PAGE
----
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'Greed is good' won't cut it in a pandemic

Gene Kerrigan

The only way we will beat the virus is by supporting one another rather than looking out for No.1, argues Gene Kerrigan


Cartoon by Tom Halliday

Cartoon by Tom Halliday

Cartoon by Tom Halliday

Yes, I was annoyed, and resentful too, when I saw the video of those kids crushed into a house party in Sligo. And, yes, they were reckless and selfish.

But they're kids, living through stressful times, looking for fun in a grim crisis.

And I don't believe what they did was more reckless or selfish than the actions last week of the Government led by Mr Martin and Mr Varadkar.

We're being stalked by a deadly entity, mindless and relentless, unaware it's even alive. The only function of the virus is to replicate itself at the expense of human life.

Some of us hoped this might all end within a few months. But it won't end this year.

It may not end next year.

There's no law of nature that says this virus can't take further deadly turns. There's nothing more dangerous to humans than when a lethal strand of nature goes out of control.

It has caused almost a million deaths, it has wrecked the health of many more, young and old. It's not done with us yet.

The true horrors for which this plague may be remembered might not yet have occurred.

We have a number of things going for us - but until science finds a game-changer, we're dependent on human solidarity: the sense that my actions affect you, and your actions affect me.

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We act in our common interest or we're screwed.

Without human solidarity, the medical system might falter, the food chain might break.

We understood that earlier this year, and people responded in solidarity. The hospitals were saved, the food chain held.

Trouble is, that sense of human solidarity is the exact opposite of the qualities revered by those who dominate this country politically and culturally.

They believe we should all pretend we're Ryanair executives and compete ruthlessly, elbowing the competition and grabbing all within reach. This urge to personally benefit, the professors teach to the applause of the politicians, stimulates human creativity and maximises production, for the common good.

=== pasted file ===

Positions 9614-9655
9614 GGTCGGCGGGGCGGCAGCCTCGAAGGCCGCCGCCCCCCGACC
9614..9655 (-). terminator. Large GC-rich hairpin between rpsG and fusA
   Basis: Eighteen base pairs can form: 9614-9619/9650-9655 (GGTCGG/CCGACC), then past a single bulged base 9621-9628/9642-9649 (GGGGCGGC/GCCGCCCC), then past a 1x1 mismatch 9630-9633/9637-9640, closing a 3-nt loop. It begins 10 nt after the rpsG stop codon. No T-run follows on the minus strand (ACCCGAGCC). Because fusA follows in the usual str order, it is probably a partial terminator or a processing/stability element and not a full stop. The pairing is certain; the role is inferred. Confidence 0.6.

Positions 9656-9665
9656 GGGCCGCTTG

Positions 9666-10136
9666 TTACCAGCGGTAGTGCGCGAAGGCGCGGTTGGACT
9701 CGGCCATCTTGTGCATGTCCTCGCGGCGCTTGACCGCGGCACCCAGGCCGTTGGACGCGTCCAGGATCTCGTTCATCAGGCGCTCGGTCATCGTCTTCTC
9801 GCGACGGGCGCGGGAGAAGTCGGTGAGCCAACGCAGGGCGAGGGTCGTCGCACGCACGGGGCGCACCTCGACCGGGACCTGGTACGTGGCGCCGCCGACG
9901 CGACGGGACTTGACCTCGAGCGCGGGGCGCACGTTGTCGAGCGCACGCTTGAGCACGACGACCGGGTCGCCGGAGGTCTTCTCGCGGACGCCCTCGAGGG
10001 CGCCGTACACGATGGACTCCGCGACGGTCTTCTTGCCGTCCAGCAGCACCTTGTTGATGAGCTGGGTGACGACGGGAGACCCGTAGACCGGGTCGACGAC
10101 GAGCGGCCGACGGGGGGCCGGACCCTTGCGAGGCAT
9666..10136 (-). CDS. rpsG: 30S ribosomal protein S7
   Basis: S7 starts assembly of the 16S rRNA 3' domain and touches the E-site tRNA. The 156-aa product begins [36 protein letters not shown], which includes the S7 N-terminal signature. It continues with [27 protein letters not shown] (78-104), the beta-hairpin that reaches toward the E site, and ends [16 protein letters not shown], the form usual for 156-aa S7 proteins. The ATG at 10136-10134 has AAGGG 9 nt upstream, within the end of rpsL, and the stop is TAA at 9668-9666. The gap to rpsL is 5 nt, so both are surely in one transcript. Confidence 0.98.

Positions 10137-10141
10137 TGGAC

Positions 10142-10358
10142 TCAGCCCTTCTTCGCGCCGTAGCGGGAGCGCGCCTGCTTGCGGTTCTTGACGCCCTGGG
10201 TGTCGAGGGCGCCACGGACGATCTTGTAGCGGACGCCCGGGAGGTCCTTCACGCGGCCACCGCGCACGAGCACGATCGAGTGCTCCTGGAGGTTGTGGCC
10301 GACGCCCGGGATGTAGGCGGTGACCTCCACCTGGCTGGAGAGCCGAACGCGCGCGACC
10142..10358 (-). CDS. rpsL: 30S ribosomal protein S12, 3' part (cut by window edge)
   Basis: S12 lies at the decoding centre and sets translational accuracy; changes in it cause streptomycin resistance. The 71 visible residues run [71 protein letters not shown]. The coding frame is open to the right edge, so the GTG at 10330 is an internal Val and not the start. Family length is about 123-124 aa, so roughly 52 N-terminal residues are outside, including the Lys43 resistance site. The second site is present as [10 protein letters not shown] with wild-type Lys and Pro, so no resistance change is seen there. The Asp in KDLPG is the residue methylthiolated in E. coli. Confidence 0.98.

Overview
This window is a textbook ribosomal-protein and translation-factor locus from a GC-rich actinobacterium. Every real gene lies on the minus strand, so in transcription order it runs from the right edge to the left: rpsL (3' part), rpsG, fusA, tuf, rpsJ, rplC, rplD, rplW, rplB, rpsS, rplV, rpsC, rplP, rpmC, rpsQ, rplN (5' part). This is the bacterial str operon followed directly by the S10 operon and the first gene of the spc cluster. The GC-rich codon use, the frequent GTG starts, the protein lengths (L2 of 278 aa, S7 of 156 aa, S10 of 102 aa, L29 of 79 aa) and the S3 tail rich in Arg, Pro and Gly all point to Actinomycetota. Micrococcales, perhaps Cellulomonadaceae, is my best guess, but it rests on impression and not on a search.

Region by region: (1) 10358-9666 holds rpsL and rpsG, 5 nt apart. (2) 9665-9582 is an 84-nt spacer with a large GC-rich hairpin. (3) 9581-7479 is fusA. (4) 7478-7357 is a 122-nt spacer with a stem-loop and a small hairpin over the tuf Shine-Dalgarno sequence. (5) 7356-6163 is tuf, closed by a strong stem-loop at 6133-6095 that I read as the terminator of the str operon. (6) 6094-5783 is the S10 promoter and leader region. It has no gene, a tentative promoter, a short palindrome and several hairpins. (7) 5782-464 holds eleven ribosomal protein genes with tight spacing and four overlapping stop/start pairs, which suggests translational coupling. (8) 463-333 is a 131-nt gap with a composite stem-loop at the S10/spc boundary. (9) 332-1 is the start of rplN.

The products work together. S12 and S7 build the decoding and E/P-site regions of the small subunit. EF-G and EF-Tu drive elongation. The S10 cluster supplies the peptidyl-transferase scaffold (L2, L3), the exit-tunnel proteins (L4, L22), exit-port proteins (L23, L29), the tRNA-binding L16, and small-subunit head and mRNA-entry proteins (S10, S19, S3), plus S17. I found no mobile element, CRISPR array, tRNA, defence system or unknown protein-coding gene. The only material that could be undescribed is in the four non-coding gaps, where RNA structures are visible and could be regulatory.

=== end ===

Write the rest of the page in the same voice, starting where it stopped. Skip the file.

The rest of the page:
They seldom have the guts to say it but their dominant beliefs are summed up in three words - Greed is good.

Well, not in a pandemic, it's not. In a pandemic, human solidarity is central to survival.

The advisers' scandal, which peaked last week, is rooted in that greedy, reckless culture.

When the "adviser" racket started, a politician would hire someone - an economist, an academic or an expert in some specialty.

"How do you think I can best do this?" the politician would ask

That makes sense. Politicians can't know everything. Informed advice from specialists can help them make better decisions. From this came a new form of political life - the special adviser or "SpAd".

What started benignly became just another ministerial perk as desirable as the state car, the golden pension and the inflated expenses sheet.

Some SpAds are cronies and good-luck charms, hired to make the politician feel more secure. Teddy bears serve much the same purpose for your three-year-old. And they often speak more sense.

We also have non-specialist mercenaries, samurai of the suit, wandering from one department to another, from one party to another, serving not the public but their latest paymasters.

There are cost/benefit reports on everything but not on SpAds, who don't have to justify their cost.

They apparently have some unspecified but magical quality.